Thursday, August 27, 2009
Supervisors asked to support e-WIN
By SUE WATSON
Betty Yates and Edward Moses, representing the newly formed e-WIN center in Holly Springs, appeared before the board of supervisors last week with a budget request of over $100,000.
Yates said the center needs an office space and operating money.
Moses said unemployment is high in the area and the center will help deliver jobs.
“E-WIN has a center but no funding for it,” he said.
Since the center was designated about a month ago, over 60 people have been served with unemployment applications or job searches, he said.
Moses said the community should collaborate to find an office space and finances. The center is temporarily located in a house on the Rust College campus. Moses said the center needs to be in a more visible place and less obscure.
Yates presented a proposed budget of $115,798, which she hopes to get from the city of Holly Springs, Marshall County and the state.
She said the Mississippi Department of Employment Security is excited to make this the first e-WIN center in North Mississippi but has concerns about the sustainability of the program as a satellite to the WIN Center in DeSoto County.
Locally, the center, which helps laid off workers file for unemployment and helps unemployed people search for jobs online, opened July 14 and has been taking referrals since.
Yates said a youth skills program (Arbor Education and Training) was dropped when the e-WIN Center was approved. Three Rivers Planning and Development District was funding the education program, she said.
The youth program was paying Rust College $1,500 monthly for rent.
She said the U.S. Department of Labor funds the WIN program. The key ingredient in this center is to provide services that are locally accessible to the unemployed, she said, saving the unemployed traveling expense to DeSoto County.
Supervisor Ronnie Joe Bennett noted that these are tough financial times.
Yates said someone has to help the youth who drops out of school to get a GED certificate and the laid-off worker to find another job.
Supervisor George Zinn III noted that when the WIN Center moved its temporary office out of Marshall County, unemployment was at its highest. He thanked State Rep. Kelvin Buck and Sen. Bill Stone for helping get the e-WIN Center designated in Marshall County.
“I’m for the idea of providing some housing as we provided in the past,” he said.
Yates explained that the center is operating on rent provided for the youth program until September 1 and is using computers provided by Caterpillar Corp. in recent years.
“What you need now is a place to go?” asked Bennett.
Yates said the community would “look crazy” to have begged four years for the WIN program then close it down for lack of funding. She had access to 1,050 square feet but would like 1,250 square feet of office space, she said.
Supervisor Keith Taylor said he supports the e-WIN idea in Marshall County but the county is also providing money for the WIN Program at Northwest Community College. He said he does not think the county should budget for both.
“That’s double billing,” he said.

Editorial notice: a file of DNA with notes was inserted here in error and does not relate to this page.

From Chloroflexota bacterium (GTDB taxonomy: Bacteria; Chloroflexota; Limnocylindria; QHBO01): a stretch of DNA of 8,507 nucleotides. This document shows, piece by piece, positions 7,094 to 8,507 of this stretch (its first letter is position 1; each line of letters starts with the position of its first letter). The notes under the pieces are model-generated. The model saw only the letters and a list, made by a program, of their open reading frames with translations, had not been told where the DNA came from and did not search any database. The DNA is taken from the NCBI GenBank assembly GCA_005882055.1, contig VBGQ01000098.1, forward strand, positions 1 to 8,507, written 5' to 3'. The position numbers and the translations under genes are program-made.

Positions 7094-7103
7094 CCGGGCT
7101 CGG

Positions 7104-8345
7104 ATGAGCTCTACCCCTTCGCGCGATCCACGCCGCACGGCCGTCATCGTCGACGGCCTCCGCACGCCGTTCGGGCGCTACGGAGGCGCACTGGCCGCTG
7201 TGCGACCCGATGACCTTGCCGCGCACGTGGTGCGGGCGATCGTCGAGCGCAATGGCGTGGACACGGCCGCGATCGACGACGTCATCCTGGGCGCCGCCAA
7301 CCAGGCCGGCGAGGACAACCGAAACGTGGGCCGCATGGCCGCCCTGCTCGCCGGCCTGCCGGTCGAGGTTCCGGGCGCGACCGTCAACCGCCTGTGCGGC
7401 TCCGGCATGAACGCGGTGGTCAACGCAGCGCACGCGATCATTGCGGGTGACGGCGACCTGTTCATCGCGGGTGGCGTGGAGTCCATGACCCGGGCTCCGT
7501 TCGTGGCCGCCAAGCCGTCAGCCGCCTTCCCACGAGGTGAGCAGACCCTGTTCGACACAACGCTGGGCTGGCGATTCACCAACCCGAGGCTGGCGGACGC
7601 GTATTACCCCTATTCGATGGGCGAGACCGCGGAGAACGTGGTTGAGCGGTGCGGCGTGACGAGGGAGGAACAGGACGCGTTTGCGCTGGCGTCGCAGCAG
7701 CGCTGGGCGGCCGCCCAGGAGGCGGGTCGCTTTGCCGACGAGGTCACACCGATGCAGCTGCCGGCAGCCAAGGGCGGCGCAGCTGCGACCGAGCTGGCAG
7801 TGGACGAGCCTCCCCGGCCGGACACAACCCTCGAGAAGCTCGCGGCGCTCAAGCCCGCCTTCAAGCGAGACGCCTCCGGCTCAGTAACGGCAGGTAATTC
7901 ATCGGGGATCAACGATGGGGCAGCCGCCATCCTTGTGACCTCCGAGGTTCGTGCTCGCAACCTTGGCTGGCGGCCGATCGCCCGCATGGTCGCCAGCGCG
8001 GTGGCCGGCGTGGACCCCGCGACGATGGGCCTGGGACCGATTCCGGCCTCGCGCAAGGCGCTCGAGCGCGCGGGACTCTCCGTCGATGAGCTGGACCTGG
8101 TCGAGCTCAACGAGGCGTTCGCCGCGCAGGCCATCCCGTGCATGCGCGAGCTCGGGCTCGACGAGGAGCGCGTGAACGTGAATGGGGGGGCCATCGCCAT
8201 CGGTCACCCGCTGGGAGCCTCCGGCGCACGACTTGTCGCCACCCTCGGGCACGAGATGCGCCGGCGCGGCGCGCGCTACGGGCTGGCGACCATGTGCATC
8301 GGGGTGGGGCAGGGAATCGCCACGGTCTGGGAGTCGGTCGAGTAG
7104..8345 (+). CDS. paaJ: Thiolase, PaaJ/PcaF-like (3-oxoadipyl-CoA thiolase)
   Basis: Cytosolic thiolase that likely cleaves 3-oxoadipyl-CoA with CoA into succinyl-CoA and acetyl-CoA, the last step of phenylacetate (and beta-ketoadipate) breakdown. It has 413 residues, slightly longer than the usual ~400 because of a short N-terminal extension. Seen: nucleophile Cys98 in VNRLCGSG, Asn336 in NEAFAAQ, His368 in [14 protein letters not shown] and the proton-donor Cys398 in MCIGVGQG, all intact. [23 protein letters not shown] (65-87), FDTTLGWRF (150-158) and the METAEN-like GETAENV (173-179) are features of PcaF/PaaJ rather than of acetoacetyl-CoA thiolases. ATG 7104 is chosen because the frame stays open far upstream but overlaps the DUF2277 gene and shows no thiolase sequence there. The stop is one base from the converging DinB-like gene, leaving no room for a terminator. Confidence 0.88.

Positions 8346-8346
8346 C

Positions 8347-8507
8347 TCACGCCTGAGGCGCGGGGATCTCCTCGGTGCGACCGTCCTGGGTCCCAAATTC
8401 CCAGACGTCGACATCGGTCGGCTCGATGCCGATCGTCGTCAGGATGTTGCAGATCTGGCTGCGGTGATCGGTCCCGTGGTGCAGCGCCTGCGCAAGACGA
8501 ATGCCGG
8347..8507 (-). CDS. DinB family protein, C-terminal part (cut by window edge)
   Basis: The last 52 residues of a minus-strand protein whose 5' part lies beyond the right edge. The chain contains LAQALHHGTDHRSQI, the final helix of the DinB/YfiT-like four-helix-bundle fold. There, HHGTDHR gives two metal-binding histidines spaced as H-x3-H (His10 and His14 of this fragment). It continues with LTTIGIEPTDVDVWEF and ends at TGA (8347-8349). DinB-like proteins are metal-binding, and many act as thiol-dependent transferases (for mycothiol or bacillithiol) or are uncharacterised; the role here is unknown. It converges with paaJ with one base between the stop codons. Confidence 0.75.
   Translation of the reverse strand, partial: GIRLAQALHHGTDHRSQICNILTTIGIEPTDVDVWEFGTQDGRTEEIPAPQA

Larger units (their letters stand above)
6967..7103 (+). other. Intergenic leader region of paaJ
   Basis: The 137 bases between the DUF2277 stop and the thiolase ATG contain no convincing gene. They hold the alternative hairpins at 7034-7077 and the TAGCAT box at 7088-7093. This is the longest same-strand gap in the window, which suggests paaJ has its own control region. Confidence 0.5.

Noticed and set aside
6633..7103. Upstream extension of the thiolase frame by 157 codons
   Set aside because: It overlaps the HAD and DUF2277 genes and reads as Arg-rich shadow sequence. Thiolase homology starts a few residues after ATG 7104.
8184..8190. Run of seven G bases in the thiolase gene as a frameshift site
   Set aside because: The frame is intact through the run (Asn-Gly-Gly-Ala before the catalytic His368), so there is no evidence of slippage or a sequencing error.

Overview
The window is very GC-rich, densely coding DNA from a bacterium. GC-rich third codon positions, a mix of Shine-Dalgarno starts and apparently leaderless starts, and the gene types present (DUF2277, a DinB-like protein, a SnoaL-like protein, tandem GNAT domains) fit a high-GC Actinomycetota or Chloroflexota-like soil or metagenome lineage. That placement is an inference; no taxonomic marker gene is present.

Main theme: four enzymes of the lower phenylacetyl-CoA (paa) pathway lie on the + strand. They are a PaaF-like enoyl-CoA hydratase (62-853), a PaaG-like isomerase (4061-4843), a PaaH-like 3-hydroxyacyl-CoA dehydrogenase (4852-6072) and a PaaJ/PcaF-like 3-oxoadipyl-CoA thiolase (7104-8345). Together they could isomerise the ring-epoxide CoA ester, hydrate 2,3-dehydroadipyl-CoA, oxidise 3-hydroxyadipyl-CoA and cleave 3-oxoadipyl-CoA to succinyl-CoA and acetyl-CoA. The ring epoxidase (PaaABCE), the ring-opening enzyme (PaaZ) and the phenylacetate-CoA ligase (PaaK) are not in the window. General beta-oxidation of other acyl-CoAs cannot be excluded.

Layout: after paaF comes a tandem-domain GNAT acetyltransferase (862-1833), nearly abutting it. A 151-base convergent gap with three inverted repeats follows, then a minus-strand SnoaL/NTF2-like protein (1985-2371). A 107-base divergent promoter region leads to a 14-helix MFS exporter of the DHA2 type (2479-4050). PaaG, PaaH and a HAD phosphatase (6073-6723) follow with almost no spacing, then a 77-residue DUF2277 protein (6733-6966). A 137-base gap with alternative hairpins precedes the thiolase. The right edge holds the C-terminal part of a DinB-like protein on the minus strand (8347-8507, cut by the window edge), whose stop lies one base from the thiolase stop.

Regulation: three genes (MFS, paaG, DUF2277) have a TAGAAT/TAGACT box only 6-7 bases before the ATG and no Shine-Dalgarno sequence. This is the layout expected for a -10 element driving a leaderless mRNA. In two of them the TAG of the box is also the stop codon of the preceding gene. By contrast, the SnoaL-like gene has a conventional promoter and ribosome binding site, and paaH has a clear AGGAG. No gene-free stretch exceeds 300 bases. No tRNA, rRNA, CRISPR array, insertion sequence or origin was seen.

With that discussion concluded, Zinn made a motion to look into the county providing office space for the e-WIN Center and to pay for utilities. The motion was seconded by Taylor and passed unanimously.
During the elected official’s report that followed, Marshall County Tax Collector Juanita Dillard reminded the board it has offered to renovate her office and she said she wanted permission to open a satellite office at the substation in Byhalia on Highway 309 North. She said an office in the substation next to the tax collector’s office would be opened in January, February and March - the months for Homestead Exemption signup. No equipment would be needed and a phone and printer would be sufficient to open for three months, she said. No additional personnel would be hired as someone at the Holly Springs office would commute to Byhalia.
After friendly banter from supervisors, including Ronnie Joe Bennett who said his constituents would like a substation, too, the board approved a motion by Taylor and seconded by Eddie Dixon to provide the space and for other needs.
In zoning matters, executive director Conway Moore presented a request from a Byhalia resident who has to move her double-wide mobile home and wants to go into a subdivision whose covenants restrict it.
The board of supervisors said it does not deal with covenant concerns and that the resident should get the requisite signatures from subdivision residents required to permit an exception.
If 80 percent of the residents in the subdivision agree, the resident then will be authorized to relocate her double-wide to the subdivision, supervisors said.
In other business, Elaine Warren Powers requested a portion of Hernando Road be dedicated to the memory of her late father, Alvin Warren Sr., and her late brother, Alvin Warren Jr. The two had done much to help upkeep Hernando Road in the days when it was a dirt road; and then she and her nine sisters agreed to give two acres each for right-of-way to help straighten the road to make it safer, she said. The Warrens owned a cotton gin and a country store and theater in the area and worked hard to keep the road safe and passible, she said.
The board approved dedicating a 2.5 mile stretch of Hernando Road starting at Isaac Chapel Road and extending to Highway 309 in honor of Alvin Warren (both father and son).
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